^{ϱl}where

*l*corresponds to the position of the term in the sum. Note that a number is also assigned to the position of each fermionic operator both in the original expression of

*and after expanding it into a sum of terms.*

**γ**^{x}**Figure 5**illustrates the case of

*, which can be decomposed into a sum of three nonvanishing terms. The central part of the figure shows how each term is constructed by associating a creation to an annihilation operator. Note that other operator pairings are possible, but their expectation value is vanishing due to the fact that the associated operators do not belong to the same subspace (occupied or virtual). The right part of*

**γ**^{x}**Figure 5**shows how the label sequence of the operators has been rearranged for each term.

Once the excited state density matrix is developed, one can write a bijection *f _{l}*(

*x*) =

*y*between the original sequence of operators label (here 1, …, 6) and the one characterizing each term (

*l*= 1 , 2 , 3). The ϱ

*value is then obtained by counting the number of pairs of projections satisfying*

_{l}in the bijection. For example, for the first term (*l* = 1), the (*x*_{1} = 2, *x*_{2} = 5) pair satisfies this condition, because *f*_{1}(2) = 6 > 3 = *f*_{1}(5). The evaluation of the phase to be assigned to the first term (*l* = 1) reported in **Figure 5** is fully detailed in **Figure 6**. The deduction of the phase for *l* = 2 and 3 is given in Appendix (**Figures 7** and **8**).

For each term in the developed expression of * γ^{x}*, six permutations of its factors are possible without affecting the phase, for the parity of ϱ

*is guided only by the primary association of creation/annihilation operators characterizing the*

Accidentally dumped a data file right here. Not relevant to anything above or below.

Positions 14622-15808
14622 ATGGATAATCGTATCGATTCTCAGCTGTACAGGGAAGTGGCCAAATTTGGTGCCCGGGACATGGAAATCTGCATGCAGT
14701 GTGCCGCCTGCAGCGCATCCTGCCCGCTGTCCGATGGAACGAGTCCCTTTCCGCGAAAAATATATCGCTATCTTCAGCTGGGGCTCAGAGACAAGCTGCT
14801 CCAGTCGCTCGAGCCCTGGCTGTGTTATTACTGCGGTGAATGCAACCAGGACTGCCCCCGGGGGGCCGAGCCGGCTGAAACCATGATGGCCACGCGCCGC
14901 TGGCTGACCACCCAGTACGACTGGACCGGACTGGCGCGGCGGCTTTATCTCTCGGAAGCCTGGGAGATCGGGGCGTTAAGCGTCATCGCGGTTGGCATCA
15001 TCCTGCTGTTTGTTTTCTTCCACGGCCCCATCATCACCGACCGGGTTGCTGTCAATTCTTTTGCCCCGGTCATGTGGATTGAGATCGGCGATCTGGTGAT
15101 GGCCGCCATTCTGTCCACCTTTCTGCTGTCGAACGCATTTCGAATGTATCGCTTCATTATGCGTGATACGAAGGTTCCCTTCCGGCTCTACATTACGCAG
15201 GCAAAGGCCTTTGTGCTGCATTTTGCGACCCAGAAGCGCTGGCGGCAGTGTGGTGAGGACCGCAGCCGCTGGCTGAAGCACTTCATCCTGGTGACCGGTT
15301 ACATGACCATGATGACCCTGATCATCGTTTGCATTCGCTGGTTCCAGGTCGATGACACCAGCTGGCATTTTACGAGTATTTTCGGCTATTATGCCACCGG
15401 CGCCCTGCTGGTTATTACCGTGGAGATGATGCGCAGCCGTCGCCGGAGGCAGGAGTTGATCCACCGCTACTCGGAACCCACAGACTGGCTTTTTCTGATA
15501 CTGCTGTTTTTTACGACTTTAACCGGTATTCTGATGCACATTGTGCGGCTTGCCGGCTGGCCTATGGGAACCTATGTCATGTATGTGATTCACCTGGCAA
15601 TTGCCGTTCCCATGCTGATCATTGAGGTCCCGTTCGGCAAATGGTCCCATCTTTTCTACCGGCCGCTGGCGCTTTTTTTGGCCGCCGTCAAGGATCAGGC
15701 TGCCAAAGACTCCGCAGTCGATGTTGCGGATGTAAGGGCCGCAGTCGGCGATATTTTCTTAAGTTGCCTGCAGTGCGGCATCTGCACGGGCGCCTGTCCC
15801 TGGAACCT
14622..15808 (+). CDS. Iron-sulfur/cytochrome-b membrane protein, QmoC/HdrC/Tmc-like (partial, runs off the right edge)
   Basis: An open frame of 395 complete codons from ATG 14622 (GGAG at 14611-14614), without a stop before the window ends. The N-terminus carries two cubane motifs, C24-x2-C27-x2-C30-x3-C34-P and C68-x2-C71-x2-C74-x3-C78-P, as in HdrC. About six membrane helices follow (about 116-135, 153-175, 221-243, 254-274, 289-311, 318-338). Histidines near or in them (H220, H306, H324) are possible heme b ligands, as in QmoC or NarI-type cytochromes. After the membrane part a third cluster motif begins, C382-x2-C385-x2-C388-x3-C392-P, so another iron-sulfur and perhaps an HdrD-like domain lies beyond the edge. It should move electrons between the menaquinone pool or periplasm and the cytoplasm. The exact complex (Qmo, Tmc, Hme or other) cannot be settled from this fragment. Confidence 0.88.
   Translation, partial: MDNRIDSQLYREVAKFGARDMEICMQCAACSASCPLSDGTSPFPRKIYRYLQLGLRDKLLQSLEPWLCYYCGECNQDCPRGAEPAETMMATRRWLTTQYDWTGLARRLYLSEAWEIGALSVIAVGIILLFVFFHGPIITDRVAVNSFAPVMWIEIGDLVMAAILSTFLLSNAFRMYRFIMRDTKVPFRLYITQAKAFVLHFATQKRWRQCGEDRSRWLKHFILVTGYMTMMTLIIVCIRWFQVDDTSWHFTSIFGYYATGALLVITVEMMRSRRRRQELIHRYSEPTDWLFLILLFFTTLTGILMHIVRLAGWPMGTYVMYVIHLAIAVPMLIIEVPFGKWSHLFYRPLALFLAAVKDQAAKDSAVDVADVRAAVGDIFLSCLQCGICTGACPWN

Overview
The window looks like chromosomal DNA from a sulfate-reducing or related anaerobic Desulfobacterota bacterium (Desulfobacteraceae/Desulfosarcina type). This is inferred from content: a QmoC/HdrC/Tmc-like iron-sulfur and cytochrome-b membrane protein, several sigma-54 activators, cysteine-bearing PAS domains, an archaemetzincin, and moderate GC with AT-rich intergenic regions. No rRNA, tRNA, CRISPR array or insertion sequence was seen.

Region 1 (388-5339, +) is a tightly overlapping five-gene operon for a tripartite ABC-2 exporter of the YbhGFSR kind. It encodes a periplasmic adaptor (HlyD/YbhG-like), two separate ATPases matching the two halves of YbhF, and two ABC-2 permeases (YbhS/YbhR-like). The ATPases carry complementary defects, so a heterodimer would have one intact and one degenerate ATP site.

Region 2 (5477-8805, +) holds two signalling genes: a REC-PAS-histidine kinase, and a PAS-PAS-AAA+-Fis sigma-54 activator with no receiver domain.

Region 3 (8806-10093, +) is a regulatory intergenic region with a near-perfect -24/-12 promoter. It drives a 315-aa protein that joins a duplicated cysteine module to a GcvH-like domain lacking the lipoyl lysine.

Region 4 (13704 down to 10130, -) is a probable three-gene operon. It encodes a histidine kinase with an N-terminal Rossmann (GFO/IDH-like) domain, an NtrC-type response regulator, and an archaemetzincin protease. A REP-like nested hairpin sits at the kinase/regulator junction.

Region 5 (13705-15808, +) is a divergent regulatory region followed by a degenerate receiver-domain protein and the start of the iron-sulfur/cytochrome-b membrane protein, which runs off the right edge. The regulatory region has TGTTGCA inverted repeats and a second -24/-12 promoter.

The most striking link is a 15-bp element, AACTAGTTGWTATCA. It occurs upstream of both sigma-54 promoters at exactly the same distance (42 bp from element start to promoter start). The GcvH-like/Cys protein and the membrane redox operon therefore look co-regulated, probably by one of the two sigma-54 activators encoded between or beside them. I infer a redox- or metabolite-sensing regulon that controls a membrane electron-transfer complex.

_{l}*l*th term. According to what precedes, we are now able to write the

*r*×

*s*excited state density matrix element:

with

where *n _{r}* is the occupation number of spinorbital

*r*(see Eq. (35) for more details). For

*ℐ*

_{2}we have

and for *ℐ*_{3},

Note that since *i* and *j* are corresponding to occupied spinorbitals, writing *δ _{js}* is equivalent to writing

*δ*and is not vanishing only when

_{js}n_{s}*φ*belongs to the occupied subspace. This is also the case for

_{s}*δ*. On the other hand, since

_{ri}*φ*and

_{a}*φ*belong to the virtual subspace, writing

_{b}*δ*is equivalent to writing

_{sa}*δ*(1 −

_{sa}*n*) and is not vanishing only when

_{s}*s*is superior to

*N*. Note also that writing

*δ*when dealing with spinorbitals corresponds to

_{ab}*δ*when working with matrix elements (see Eqs. (37) and (38)). Therefore, (

_{cd}*)*

**γ**^{x}*now writes*

_{rs}(47) |

that is*,*

We see that the first and second terms belong to the occupied × occupied block, while the third term belongs to the virtual × virtual one. According to this, the excited state density matrix in the canonical space finally writes

Subtracting the ground state density matrix taken from Eq. (36) to * γ^{x}* gives

**γ**^{Δ}Since **TT**^{†} and **T**^{†}**T** have positive eigenvalues (i.e., they are positive definite), we deduce

Therefore, we must have that

which obviously leads to

This last statement is in agreement with (12). Note that

It follows that *ϑ _{x}* = 1.

### 3.2. Detachment/attachment density matrix eigenvectors